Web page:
Living on your own as a student in Liverpool is great! Here’s why
It may not be your first choice, but living on your own at university is a blessing in disguise
Let me set the scene. I am in my final year at university. After taking a year out to go to law school in France, I left the house hunt in Liverpool until the last minute. Living on my own wasn’t my initial plan, however, once I sat down to hunt for accommodation, it was slim pickings in the Liverpool property market. Once I accepted the prospect of living on my own for the first time in my life, I relished the opportunity to make the most of my own company in my final year as a university student in Liverpool.
After a couple of months of living on my own, I’m here to give you a run down (or reassurance) on why living alone is actually pretty neat.
My Place, My Rules
After spending three years in house/apartment shares, the novelty of sharing 75 square metres with like-minded young people was starting to bother me. The prospect of heading home from lectures to a kitchen that looked like Chernobyl was something I’d have to experience frequently when I lived with others.
Living alone is not for the faint-hearted, or should I say the lazy. There’s no one else to keep you accountable for your mess, so the responsibility is all yours. This, however, is a real blessing. I can safely declare that I have not had to clean anyone else’s plate in months, and for that I am grateful.
On the other hand, you also have every right to leave your apartment in a state if you live alone. You’re not going to frustrate other people by leaving out clothes or by not putting down the toilet seat (a bad habit of my own), you’re free to do as you like. As the Spanish would say mi casa es mi casa.
No inter-house politics
A healthy relationship with your housemates is vital in creating a cordial experience in a house/flat share.
However, the politics of the house can begin long before you’ve even slept in your new abode. The process and drama of sorting out a contract, the dropouts, the ditherers, the people you’re too afraid to say no to — these are all avoided if you just decide to go solo. In fact, a contract can be signed in a matter of days.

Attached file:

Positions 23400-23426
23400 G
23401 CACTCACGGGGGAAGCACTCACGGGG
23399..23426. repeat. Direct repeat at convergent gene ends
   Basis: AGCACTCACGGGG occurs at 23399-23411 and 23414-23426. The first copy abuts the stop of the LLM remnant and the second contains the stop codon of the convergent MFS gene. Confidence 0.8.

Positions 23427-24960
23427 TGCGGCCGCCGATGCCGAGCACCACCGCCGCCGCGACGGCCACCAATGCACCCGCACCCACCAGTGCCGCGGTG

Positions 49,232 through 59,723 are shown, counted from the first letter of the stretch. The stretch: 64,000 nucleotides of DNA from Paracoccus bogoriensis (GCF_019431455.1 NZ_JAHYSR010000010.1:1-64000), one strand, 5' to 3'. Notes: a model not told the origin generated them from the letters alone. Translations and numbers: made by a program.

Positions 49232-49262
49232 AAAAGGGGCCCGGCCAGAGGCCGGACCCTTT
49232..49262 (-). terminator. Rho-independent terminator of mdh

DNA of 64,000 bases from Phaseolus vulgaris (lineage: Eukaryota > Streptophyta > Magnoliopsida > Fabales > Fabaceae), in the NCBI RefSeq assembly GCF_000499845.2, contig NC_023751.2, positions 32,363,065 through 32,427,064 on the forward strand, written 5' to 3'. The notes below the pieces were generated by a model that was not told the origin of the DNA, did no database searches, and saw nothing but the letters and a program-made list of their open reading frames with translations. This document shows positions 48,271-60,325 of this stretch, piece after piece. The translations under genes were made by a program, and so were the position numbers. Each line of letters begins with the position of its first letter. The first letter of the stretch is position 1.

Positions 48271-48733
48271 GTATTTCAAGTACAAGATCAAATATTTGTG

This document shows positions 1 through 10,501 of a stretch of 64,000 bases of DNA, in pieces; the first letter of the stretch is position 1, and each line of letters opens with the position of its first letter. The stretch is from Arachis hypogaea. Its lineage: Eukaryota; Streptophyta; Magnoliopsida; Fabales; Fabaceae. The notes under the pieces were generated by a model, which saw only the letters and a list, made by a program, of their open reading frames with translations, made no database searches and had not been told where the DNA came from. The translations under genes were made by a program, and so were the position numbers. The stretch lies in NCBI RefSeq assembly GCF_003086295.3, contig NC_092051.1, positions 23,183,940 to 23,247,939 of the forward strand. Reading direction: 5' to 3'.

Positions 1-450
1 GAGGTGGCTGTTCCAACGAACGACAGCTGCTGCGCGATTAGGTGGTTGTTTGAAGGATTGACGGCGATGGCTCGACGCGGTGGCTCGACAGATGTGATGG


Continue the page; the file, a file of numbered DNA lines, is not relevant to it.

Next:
Even once you get the keys and head to your new shared house, a whole new dimension of inter-house politics can begin. From disputes over dirty dishes to loud ‘private intimate time’, or even arguments over FIFA, the student house can sometimes feel like the House of Commons.
When you live on your own, you don’t have to be a part of the great psychodrama over who didn’t take out the bins. The liberty of being on your own is that you don’t have to bother anyone else or place any friendships in jeopardy.
You don’t have to hang around for anyone
When I lived with people I often found myself frustrated that I would have to wait for others. Cooking, washing clothes, even going to the toilet — it’s all about sharing. It’s often infuriating to need to go to the bathroom before going to uni, to only find out that someone is taking their sweet time in the shower.
These worries go out the door when you live alone. You can live truly as you want. Even small things like leaving on time for an event or seminar. When living alone, you, and you alone, are the ones in charge of your everyday life.
It’s a chance to role-play the big adult world
I’m far from frothing at the mouth at the idea of a Le Creuset casserole dish. What I mean by an adult life is a more independent lifestyle.
You are forced to plan out a day, to be more productive and you’re pushed into being more proactive with your social life. Living with people is great fun, but it can often feel like your only social bubble. When you live alone, you’re reliant on branching out and creating plans to socialise. I’d hate to use the word ‘adulting’, but sorting these plans can certainly feel like that.
Similarly, your space feels like your own. In your own apartment, you get to decorate and personalise all four walls. After carefully curating posters and artwork to go on my wall, I feel like I truly have a space of my own instead of it feeling like an archetypal student house.
It can feel lonely being on your own, but…
You get to learn a lot about yourself in the process. It sounds cliché but living on your own is a big leap to make if you’ve never done it before. Becoming self-sufficient isn’t easy. However, living alone isn’t the apocalyptic living situation some may think it is, it’s an opportunity to make the most of your time and get familiar with your own company. For that, it’s worth a lot.